MadSci Network: Genetics

Re: Can I be a scientific project contructing my DNA with animals.

Date: Mon Jul 21 12:30:47 2003
Posted By: Greta Hardin, Secondary School Teacher, Science
Area of science: Genetics
ID: 1051755912.Ge

Too many movies!

I know, I know - the movies, certain episodes of Batman and so on and so
on... make it look like all you have to do is take some person DNA, some
animal DNA, pop them together in a test tube, shake it up, inject them back
into a person.  Next thing you know the person is growing a dinosaur tail,
or cat whiskers and ears, or a forked lizard tongue.

I hate to tell you, but there is nothing you can do with DNA to make you
ready to join the X-Men, it just doesn't work that way.  Unless DNA is
present at the beginning of growing something, it cannot help shape the
whole animal (or person).  And since you are writing to Mad Sci, that means
you are already something of a formed up person.  So if we were to
combine your DNA with, say, a crocodile's DNA, it would only have a chance
of affecting the cells you actually injected the new DNA into - and even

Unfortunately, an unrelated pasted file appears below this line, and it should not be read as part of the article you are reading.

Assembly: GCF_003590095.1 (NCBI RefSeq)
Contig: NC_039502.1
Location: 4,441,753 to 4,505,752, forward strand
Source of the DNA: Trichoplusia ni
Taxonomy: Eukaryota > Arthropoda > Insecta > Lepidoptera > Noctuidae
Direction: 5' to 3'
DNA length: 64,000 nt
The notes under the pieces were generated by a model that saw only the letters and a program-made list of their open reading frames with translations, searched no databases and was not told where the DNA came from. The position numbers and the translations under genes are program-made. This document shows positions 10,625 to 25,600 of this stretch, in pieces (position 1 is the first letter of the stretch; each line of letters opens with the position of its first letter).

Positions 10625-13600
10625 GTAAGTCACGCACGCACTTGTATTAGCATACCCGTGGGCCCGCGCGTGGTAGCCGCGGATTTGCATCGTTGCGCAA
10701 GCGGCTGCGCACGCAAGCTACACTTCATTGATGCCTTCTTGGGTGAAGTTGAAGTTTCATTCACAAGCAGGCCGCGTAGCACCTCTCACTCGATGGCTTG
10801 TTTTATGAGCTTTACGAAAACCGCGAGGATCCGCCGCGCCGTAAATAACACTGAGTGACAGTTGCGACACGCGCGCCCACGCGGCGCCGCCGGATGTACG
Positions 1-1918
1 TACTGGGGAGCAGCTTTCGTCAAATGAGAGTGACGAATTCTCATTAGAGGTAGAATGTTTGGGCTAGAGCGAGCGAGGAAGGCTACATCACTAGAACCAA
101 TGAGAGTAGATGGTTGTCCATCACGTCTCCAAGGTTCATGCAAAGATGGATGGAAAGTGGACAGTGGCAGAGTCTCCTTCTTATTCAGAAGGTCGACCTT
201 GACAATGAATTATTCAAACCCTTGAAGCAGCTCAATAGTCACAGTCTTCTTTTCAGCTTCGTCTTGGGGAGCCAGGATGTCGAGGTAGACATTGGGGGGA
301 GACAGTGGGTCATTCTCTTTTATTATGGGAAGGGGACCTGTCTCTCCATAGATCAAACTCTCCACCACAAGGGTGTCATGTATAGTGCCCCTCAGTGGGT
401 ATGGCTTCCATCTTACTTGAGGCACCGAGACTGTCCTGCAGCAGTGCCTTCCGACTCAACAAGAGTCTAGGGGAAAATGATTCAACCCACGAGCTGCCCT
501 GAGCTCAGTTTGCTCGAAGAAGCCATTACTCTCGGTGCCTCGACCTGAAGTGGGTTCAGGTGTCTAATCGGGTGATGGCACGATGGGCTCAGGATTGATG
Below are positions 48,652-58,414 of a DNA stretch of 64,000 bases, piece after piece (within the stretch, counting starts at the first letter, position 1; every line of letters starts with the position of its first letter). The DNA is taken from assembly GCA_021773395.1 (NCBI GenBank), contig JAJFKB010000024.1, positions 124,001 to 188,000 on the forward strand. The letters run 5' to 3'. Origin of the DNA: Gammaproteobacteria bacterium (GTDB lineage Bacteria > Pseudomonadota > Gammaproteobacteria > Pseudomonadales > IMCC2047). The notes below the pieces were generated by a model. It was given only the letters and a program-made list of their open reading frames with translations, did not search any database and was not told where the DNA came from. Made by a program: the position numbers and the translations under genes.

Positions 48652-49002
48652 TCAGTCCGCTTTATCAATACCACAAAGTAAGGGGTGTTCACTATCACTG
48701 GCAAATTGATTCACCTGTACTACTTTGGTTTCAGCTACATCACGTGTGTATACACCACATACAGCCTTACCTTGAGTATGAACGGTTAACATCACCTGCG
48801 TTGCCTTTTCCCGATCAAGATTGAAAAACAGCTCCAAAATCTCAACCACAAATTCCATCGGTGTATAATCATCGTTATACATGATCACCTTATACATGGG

then it probably would not work.  It is not like adding nuts to
cake dough, but rather like trying to change a hose by throwing boards and
nails at it.  Something might stick, but most of it will just fall to the

And DNA is funny stuff, hard to read, and picky about turning on and
working.  Even if you were able to find the bit of croc DNA that makes a
tail, and teeth, you would have to figure out how to make it go.  And if
you could make it go, how would you make it stop?  And you would also have
to figure out how to make sure the teeth part only worked in your
mouth, and not the tail part.  And - ah yes, the REAL BIG PROBLEM, even if
you got all these problems sorted out, all your own teeth would have to
fall out, and then you would have to WAIT for the new teeth to grow in, and
it would take YEARS and YEARS for anything like a tail you would want to grow.

So after all that, the short answer is, sure you could combine them - but
not much would happen.  There are so many problems to solve that haven't
even been started on yet.  Also, such a huge change, are you sure you would
want to live this way for the rest of your life?  A tail might be fun for a
little while, but would you still want it next summer?

I hope this has given you lots to think about.

Good Luck, Greta

P.S. One important thing for scientists is the ability to communicate well.
 So next time you ask a question, could you check it carefully before you
send it in to make sure it is easy to understand?  With this message, it
took me a long time to figure out what you were try to say.

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